“We are Vanessa Guillen” is a phrase echoing across military bases, as women everywhere reel from the murder of the 20-year-old Fort Hood soldier earlier this year.
Two sailors set out to give service women and veterans a space to share their own experiences and impact a culture change within the military. Petty Officer 3rd Class Taylor Larsen and Petty Officer 2nd Class Jeri Black created Warrior’s Opposition to Rape, Trauma, and Harassment (WORTH) — a Facebook group focused on sharing stories of sexual assault, harassment, or any other negative experiences that have occurred, according to the group’s description. They never expected it to become a part of a viral movement.
The group has grown to over 13,000 members and 91% of the members polled within the group have one thing in common:
They were sexually harassed and/or assaulted while serving in the military and they want to change the culture from within, now.
The movement caught the attention of Master Chief Petty Officer of the Navy Russell Smith. His office opened up a line of communication this summer to talk about the current culture of the Navy and talk about possible short-term and long-term solutions.
From an organizational standpoint, the issue not only affects mission readiness, but also the long-term health and well-being of victims and military families. Studies have shown that when a perpetrator goes unchecked, it increases the risk that he or she may groom another victim and/or continue their abuse, putting the entire military community at risk.
The Navy Sexual Assault Prevention and Response Program (SAPR) isn’t just there for active-duty survivors of sexual assault. The program is for all service members.
One of the most pressing issues noted in the meeting with Smith is that many are simply unaware of the programs that they can utilize when they need help. All service members and their dependents over the age of 18 are able to utilize the following resources:
- Access to the SAFE Helpline: 1-877-995-5247, which is 24/7 support for survivors of sexual assault for all branches of the military and a great starting point for anyone wanting to report an incident.
- A Sexual Assault Response Coordinator (SARC) and Sexual Assault Prevention and Response Victim Advocates (SAPR VAs) can assist victims by helping them to file a restricted or an unrestricted report, set up counseling at Fleet and Family, or even go with them to meet with NCIS and/or to take the victim to get a SAFE kit done at a medical facility.
- Anyone that has filed a restricted report can utilize the CATCH Program, designed to help catch a serial repeat offender. Please note: changes were made to the CATCH program after the Navy launched the program and currently they are only utilizing it for restricted reports, as those offenders are not reprimanded.
- Access to professional Special Victims’ Counsel (SVC) and Victims’ Legal Counsel (VLC) who provide legal representation, support in exercising their legal rights, and help navigating the military legal justice system.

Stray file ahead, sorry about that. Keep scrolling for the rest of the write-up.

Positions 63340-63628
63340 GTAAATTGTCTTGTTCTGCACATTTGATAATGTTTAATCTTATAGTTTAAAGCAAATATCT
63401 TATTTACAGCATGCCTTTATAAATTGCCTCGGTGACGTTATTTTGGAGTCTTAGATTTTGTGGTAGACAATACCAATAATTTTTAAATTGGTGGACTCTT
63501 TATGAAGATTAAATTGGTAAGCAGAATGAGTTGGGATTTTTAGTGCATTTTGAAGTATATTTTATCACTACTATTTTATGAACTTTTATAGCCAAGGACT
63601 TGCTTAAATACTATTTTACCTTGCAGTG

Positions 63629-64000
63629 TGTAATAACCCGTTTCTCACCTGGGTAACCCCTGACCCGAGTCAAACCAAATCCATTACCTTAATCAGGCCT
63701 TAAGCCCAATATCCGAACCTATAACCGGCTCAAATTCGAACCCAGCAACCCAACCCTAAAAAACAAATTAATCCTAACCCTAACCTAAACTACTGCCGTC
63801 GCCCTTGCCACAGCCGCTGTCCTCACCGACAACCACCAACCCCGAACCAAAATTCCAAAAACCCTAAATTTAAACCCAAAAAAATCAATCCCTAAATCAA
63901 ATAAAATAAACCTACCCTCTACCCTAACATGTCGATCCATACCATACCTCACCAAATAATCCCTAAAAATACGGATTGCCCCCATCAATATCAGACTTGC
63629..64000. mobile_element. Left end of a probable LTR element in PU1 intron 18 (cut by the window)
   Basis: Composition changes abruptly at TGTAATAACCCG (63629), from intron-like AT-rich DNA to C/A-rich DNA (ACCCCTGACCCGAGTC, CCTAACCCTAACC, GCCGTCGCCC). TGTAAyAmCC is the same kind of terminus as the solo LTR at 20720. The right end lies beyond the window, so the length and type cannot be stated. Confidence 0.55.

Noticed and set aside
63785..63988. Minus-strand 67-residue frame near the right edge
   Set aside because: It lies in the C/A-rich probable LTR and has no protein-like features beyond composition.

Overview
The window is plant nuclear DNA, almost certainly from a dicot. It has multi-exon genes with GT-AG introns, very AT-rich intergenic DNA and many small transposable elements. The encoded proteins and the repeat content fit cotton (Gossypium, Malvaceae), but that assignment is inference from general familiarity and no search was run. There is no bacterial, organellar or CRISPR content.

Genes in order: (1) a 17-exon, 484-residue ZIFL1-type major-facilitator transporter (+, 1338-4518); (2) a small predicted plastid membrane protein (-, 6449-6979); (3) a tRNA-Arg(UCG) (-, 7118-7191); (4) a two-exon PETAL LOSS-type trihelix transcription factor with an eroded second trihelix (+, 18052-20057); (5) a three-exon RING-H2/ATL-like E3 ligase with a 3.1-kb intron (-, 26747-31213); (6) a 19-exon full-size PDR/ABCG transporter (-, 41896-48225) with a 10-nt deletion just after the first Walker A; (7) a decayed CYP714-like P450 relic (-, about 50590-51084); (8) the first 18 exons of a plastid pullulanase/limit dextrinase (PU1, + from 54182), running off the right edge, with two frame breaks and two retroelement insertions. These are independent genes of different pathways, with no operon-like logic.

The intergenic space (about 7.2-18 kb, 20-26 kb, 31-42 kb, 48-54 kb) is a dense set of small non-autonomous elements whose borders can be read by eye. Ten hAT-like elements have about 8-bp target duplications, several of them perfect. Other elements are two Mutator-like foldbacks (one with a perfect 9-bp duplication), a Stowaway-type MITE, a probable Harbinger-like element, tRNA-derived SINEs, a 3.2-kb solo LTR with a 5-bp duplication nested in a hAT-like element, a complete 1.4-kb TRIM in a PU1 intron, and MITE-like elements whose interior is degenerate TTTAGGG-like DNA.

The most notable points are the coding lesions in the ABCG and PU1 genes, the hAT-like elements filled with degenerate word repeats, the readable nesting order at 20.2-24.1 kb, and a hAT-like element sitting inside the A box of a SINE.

Unfortunately, even with annual training on sexual harassment and assault, both still persist.
One of the obstacles is that in many commands, training to prevent sexual harassment and assault can become another check in the box for leadership. This perception among service members can add to the current perceived rape culture of the military.
Prior to the meeting with Smith, Larsen and Black reached out to members of the WORTH group to assess ideas, possible changes and solutions they could offer to Smith and Navy leadership.
The ideas presented include:
- Starting education during the Delayed Entry Program regarding what sexual harassment and assault are, how to handle it and what resources are available to those in the DEP program.
- Obligate doctors at MEPs to disclose what they are doing during their exams and obtain consent from the patient being examined.
- Utilization of surveys so that people could privately disclose issues at their commands.
- Self-defense classes starting in basic training.
- Quarterly focus-groups of smaller groups of sailors, with the intent to give more personalized presentations.
- SAPR VAs to become their own billet or have an NEC. (Navy Enlisted Classification, which is a four digit code used to identify skills beyond the standard, such as how the Corpsman rate has an NEC for pharmacy technicians.)
- Training for senior enlisted leadership and officers to reinforce the definition of consent, harassment and what assault looks like, and how and when to intervene when they see it at their commands.
- Online reporting for victims.
- Changing the current SAPR training content to include what grooming looks like as well as putting more overall focus on the perpetrator so that people can know what precursors to look for and what types of punishment someone would face.
- Guest speakers at SAPR training, with possibilities of hearing from the perpetrators, survivors and family members of both as well as more interactive training.
- Drills to test how people handle real-life situations and find any deficiencies.
Going forward, Larson and Black say they were pleased with Smith’s receptiveness to ideas and solutions. While some solutions may not be able to be implemented Navy wide, they are excited about continuing the discussions with Smith and senior Navy leadership in 2021.